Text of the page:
Obama administrations decision to prosecute him under the Espionage Act. For his revelations
about the NSA, he deserves a heros welcome and a substantial prize, not banishment. Bradley
Birkenfeld was awarded millions for his information concerning Swiss bank UBSand was still given a
prison sentence by the Justice Department. Antoine Deltour is presently on trial for providing
journalists with information about how Luxembourg granted secret "sweetheart" tax deals to multinational corporations, effectively stealing billions in tax revenues from its neighbour countries. And
there are plenty more examples.

Legitimate whistleblowers who expose unquestionable wrongdoing, whether insiders or outsiders,

deserve immunity from government retribution, full stop. Until governments codify legal protections
for whistleblowers into law, enforcement agencies will simply have to depend on their own
resources or on-going global media coverage for documents.

In the meantime, I call on the European Commission, the British Parliament, the United States
Congress, and all nations to take swift action not only to protect whistleblowers, but to put an end to
the global abuse of corporate registers. In the European Union, every member states corporate
register should be freely accessible, with detailed data plainly available on ultimate beneficial
owners. The United Kingdom can be proud of its domestic initiatives thus far, but it still has a vital
role to play by ending financial secrecy on its various island territories, which are unquestionably the
cornerstone of institutional corruption worldwide. And the United States can clearly no longer trust

its fifty states to make sound decisions about their own corporate data. It is long past time for
Congress to step in and force transparency by setting standards for disclosure and public access.

And while its one thing to extol the virtues of government transparency at summits and in sound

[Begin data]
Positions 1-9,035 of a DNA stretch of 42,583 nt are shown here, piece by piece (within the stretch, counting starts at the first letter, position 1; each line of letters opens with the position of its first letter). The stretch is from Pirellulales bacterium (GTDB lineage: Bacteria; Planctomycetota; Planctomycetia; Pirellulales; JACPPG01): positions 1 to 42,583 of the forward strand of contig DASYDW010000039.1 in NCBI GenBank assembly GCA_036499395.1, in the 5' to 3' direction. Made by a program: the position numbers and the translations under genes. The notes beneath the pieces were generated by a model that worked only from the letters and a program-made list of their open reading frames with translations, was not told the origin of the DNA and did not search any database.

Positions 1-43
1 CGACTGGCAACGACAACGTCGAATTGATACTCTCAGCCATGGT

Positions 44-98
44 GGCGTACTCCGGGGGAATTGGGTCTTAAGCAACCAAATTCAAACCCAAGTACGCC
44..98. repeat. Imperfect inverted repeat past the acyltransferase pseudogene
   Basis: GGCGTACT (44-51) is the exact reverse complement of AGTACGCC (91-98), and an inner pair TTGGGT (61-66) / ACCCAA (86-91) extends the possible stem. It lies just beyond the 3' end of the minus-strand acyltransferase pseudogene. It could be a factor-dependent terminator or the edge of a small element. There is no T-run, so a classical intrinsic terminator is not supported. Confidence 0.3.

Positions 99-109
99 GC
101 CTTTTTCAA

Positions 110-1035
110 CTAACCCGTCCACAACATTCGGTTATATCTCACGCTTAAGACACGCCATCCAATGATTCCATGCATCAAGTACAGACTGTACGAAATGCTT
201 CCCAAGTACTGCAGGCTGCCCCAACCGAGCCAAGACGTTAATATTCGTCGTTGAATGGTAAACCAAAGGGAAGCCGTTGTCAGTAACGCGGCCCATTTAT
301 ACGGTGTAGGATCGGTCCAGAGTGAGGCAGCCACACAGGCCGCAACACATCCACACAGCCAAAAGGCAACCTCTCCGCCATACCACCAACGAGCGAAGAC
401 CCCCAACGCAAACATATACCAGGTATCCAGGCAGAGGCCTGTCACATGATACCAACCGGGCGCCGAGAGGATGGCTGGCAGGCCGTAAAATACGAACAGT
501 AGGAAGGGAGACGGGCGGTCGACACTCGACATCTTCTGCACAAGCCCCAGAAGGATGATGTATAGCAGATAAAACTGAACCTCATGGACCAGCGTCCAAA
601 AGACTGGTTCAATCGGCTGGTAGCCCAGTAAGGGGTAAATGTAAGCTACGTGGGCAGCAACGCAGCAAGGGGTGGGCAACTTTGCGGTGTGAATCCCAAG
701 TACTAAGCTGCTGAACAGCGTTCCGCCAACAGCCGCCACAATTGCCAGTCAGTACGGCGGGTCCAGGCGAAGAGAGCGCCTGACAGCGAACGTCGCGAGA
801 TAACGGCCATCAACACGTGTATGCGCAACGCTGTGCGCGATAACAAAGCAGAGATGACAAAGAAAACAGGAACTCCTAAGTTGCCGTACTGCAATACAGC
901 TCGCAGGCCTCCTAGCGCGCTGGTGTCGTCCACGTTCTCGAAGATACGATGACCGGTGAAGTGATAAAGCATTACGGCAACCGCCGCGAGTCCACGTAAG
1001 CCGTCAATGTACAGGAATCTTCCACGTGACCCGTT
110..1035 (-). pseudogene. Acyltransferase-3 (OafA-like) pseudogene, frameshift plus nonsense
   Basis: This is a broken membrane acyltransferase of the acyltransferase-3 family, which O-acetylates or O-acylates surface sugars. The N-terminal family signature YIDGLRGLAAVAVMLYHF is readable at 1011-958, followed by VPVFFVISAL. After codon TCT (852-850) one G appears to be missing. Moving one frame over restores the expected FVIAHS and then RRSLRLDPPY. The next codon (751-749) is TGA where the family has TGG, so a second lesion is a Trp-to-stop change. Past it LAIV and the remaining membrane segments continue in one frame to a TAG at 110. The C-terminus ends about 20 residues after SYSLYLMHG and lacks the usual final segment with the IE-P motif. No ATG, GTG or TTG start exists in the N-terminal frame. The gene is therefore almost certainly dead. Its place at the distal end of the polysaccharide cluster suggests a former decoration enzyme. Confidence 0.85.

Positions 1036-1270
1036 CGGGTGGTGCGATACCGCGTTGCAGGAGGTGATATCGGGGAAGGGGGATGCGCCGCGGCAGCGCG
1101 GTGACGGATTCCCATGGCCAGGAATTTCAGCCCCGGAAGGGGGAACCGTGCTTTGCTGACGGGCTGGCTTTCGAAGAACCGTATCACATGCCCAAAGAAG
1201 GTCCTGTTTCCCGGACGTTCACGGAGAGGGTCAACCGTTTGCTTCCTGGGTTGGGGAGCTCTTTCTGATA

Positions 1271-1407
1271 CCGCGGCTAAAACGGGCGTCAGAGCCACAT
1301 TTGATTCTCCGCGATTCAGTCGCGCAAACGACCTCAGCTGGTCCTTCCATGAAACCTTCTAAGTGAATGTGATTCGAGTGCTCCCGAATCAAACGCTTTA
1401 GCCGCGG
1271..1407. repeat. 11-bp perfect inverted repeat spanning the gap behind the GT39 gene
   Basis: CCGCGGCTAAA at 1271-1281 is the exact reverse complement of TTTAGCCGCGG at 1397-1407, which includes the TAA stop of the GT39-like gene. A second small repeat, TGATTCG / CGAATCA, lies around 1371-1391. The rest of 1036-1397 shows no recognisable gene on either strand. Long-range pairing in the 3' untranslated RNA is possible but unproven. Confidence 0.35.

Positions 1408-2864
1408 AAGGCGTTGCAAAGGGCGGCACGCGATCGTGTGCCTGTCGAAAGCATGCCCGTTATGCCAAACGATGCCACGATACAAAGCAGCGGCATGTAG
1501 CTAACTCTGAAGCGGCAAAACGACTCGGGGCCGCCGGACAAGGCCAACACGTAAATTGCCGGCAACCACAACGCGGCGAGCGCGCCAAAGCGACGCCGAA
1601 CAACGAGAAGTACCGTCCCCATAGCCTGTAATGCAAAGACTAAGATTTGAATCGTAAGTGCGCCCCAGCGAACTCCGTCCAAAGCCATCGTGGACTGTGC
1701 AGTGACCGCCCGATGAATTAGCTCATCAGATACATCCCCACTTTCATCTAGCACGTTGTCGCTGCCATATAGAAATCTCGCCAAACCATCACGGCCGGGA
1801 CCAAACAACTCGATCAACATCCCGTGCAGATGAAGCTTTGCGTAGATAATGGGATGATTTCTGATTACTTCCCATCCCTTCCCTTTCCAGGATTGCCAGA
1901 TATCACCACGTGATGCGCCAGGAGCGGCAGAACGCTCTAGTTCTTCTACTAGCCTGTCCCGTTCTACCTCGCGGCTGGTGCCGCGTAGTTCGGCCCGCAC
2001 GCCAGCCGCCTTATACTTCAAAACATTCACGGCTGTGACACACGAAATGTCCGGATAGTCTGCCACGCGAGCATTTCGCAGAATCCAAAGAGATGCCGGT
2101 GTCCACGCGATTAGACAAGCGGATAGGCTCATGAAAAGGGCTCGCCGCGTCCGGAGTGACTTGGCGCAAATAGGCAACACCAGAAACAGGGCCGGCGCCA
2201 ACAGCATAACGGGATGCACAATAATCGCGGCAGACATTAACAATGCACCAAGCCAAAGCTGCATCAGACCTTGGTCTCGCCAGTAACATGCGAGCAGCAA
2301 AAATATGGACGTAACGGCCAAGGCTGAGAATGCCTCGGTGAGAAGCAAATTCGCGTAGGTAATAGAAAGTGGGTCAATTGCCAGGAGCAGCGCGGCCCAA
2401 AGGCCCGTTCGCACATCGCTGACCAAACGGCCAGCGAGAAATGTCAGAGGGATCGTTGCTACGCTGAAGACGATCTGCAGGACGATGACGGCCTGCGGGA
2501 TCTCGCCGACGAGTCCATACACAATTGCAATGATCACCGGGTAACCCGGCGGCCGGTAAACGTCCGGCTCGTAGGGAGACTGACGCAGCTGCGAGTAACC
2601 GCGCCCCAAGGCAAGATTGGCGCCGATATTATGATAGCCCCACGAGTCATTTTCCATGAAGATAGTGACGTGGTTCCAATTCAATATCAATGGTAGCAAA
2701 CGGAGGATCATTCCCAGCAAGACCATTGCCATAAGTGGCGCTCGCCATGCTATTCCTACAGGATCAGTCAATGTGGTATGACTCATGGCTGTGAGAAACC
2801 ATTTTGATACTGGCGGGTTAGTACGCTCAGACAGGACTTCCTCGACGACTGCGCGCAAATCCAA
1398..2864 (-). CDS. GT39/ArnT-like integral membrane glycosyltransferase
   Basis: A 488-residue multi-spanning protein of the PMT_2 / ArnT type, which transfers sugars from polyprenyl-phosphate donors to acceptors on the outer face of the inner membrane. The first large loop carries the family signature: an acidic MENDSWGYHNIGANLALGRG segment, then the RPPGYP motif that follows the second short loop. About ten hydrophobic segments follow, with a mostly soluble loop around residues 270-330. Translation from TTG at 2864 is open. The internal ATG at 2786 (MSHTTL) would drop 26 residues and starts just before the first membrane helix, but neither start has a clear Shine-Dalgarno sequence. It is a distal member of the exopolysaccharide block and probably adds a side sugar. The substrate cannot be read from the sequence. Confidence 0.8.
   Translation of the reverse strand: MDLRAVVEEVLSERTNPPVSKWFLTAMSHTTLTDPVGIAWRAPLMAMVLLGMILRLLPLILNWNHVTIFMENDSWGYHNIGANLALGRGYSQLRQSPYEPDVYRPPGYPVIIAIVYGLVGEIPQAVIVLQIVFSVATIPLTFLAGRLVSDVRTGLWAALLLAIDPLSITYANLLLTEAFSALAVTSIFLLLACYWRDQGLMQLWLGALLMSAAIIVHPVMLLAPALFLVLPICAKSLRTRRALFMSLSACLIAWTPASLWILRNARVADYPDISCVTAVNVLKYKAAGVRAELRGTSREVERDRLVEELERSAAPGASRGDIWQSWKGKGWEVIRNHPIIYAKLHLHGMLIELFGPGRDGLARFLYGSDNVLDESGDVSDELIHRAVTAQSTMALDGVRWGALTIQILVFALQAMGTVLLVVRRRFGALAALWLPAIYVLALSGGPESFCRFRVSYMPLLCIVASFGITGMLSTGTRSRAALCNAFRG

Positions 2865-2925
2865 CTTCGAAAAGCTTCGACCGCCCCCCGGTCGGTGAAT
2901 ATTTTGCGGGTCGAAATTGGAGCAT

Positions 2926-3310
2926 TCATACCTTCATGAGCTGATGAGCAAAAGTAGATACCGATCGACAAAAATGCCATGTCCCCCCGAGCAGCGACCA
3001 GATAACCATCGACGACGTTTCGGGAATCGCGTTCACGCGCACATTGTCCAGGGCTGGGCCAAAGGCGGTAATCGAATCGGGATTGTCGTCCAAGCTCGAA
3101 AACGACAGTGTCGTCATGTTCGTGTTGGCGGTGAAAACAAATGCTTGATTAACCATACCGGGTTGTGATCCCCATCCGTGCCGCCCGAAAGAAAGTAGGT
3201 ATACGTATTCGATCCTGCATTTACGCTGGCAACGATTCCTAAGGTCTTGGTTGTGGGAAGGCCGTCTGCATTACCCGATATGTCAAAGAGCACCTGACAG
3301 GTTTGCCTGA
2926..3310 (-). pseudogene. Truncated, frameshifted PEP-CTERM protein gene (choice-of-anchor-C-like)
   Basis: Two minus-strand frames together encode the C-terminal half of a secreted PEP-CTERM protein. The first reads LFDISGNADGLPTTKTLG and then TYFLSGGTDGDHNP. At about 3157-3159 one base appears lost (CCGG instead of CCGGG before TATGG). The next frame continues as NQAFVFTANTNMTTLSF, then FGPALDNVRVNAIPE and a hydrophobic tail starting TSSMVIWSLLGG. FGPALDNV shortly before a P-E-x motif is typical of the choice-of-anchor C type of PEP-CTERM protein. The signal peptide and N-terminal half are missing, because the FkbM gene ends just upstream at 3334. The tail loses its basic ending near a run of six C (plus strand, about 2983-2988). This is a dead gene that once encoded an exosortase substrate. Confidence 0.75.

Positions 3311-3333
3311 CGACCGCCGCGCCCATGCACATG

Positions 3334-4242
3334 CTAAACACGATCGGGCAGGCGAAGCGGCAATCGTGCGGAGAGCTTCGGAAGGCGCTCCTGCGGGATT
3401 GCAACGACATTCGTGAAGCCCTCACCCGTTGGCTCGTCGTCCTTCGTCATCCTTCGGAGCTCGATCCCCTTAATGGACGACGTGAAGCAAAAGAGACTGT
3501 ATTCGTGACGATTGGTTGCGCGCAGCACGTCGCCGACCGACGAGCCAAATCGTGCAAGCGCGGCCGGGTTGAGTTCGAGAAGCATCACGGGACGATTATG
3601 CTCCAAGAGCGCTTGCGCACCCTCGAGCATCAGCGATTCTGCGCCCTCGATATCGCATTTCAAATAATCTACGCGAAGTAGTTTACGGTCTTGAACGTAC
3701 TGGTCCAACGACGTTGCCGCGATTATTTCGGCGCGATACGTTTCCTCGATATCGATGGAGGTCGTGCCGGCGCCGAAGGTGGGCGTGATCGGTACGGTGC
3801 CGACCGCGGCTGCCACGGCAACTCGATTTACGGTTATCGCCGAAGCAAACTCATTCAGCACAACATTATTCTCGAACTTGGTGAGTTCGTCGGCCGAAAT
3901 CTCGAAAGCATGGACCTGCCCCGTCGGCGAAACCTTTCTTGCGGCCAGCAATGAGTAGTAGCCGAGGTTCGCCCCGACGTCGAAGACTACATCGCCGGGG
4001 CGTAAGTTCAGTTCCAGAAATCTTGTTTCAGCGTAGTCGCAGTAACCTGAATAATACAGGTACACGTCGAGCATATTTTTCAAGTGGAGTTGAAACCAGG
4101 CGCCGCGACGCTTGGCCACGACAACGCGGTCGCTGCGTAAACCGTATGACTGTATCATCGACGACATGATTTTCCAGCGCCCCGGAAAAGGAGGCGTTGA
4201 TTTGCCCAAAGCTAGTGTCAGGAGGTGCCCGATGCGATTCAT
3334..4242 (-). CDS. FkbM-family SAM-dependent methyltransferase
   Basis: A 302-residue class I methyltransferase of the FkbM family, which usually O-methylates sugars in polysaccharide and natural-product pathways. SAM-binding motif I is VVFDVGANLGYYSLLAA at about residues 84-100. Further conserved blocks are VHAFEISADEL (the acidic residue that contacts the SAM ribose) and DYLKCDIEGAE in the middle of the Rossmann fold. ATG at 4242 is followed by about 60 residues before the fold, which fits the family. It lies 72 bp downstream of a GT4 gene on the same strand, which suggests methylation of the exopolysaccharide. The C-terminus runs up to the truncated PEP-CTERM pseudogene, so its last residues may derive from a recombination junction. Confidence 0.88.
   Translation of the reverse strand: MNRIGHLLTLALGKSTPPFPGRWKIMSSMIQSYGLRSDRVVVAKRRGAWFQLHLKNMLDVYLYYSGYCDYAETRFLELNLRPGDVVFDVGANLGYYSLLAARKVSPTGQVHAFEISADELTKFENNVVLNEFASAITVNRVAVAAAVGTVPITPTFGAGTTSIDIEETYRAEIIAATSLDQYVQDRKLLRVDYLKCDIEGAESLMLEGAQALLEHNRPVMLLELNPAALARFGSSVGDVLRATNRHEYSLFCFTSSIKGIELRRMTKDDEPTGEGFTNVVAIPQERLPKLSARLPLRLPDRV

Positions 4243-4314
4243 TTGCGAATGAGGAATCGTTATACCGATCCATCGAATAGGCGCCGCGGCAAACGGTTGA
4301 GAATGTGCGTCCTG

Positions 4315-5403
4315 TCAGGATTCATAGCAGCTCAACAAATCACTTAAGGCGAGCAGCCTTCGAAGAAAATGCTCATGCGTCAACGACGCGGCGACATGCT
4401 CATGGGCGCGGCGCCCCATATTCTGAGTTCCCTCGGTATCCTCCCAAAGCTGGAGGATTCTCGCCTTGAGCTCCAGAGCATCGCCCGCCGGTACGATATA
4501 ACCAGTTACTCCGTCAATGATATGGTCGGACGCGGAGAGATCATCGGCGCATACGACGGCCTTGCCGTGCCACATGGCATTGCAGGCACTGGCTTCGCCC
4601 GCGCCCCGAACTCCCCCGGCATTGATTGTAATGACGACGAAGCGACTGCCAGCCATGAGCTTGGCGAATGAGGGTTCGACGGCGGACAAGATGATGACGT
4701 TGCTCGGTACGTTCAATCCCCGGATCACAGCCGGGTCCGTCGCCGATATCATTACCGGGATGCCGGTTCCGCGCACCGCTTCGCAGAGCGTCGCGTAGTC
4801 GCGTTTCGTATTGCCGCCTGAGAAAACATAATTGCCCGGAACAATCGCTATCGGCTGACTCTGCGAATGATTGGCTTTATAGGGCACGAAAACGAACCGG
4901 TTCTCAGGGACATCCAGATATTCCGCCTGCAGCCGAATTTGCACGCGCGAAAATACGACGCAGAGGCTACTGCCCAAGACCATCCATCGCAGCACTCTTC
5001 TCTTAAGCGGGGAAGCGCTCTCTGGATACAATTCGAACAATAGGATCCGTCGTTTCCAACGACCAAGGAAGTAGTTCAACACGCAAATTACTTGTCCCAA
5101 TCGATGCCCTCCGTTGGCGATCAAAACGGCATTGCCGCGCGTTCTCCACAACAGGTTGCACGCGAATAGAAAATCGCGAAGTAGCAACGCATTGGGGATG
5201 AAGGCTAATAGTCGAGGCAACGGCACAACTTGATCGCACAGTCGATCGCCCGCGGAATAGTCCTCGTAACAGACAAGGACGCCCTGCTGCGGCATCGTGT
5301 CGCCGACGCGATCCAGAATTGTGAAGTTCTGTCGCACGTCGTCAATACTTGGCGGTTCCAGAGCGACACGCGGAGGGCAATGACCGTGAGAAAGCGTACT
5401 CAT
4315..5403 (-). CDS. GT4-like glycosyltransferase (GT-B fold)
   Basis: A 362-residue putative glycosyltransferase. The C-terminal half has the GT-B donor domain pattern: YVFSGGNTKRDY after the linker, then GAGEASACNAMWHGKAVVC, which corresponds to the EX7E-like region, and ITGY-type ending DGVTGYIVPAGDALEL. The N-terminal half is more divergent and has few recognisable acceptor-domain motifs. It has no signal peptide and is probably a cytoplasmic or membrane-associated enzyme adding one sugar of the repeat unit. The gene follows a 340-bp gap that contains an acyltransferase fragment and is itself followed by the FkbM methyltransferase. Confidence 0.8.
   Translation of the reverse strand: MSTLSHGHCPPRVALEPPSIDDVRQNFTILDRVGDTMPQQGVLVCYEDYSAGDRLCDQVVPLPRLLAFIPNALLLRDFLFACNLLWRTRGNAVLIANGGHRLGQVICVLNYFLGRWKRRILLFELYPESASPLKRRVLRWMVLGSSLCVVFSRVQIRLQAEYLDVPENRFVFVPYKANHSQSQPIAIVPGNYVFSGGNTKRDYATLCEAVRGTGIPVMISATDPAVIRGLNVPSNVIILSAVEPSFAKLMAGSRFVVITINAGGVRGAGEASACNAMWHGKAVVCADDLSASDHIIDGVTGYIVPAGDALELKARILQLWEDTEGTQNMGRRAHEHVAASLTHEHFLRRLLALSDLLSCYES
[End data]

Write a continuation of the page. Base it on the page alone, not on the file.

bites, its quite another to actually implement it. It is an open secret that in the United States,
elected representatives spend the majority of their time fundraising. Tax evasion cannot possibly be
fixed while elected officials are pleading for money from the very elites who have the strongest
incentives to avoid taxes relative to any other segment of the population. These unsavoury political
practices have come full circle and they are irreconcilable. Reform of Americas broken campaign
finance system cannot wait.

Of course, those are hardly the only issues that need fixing. Prime Minister John Key of New Zealand
has been curiously quiet about his country's role in enabling the financial fraud Mecca that is the
Cook Islands. In Britain, the Tories have been shameless about concealing their own practices
involving offshore companies, while Jennifer Shasky Calvery, the director of the Financial Crimes
Enforcement Network at the United States Treasury, just [announced her resignation]
[] to work instead for HSBC, one of the most notorious banks on the planet (not
coincidentally headquartered in London). And so the familiar swish of Americas revolving door
echoes amidst deafening global silence from thousands of yet-to-be-discovered ultimate beneficial
owners who are likely praying that her replacement is equally spineless. In the face of political
cowardice, it's tempting to yield to defeatism, to argue that the status quo remains fundamentally
unchanged, while the Panama Papers are, if nothing else, a glaring symptom of our societys
progressively diseased and decaying moral fabric.

But the issue is finally on the table, and that change takes time is no surprise. For fifty years,
executive, legislative, and judicial branches around the globe have utterly failed to address the
metastasizing tax havens spotting Earths surface. Even today, Panama says it wants to be known for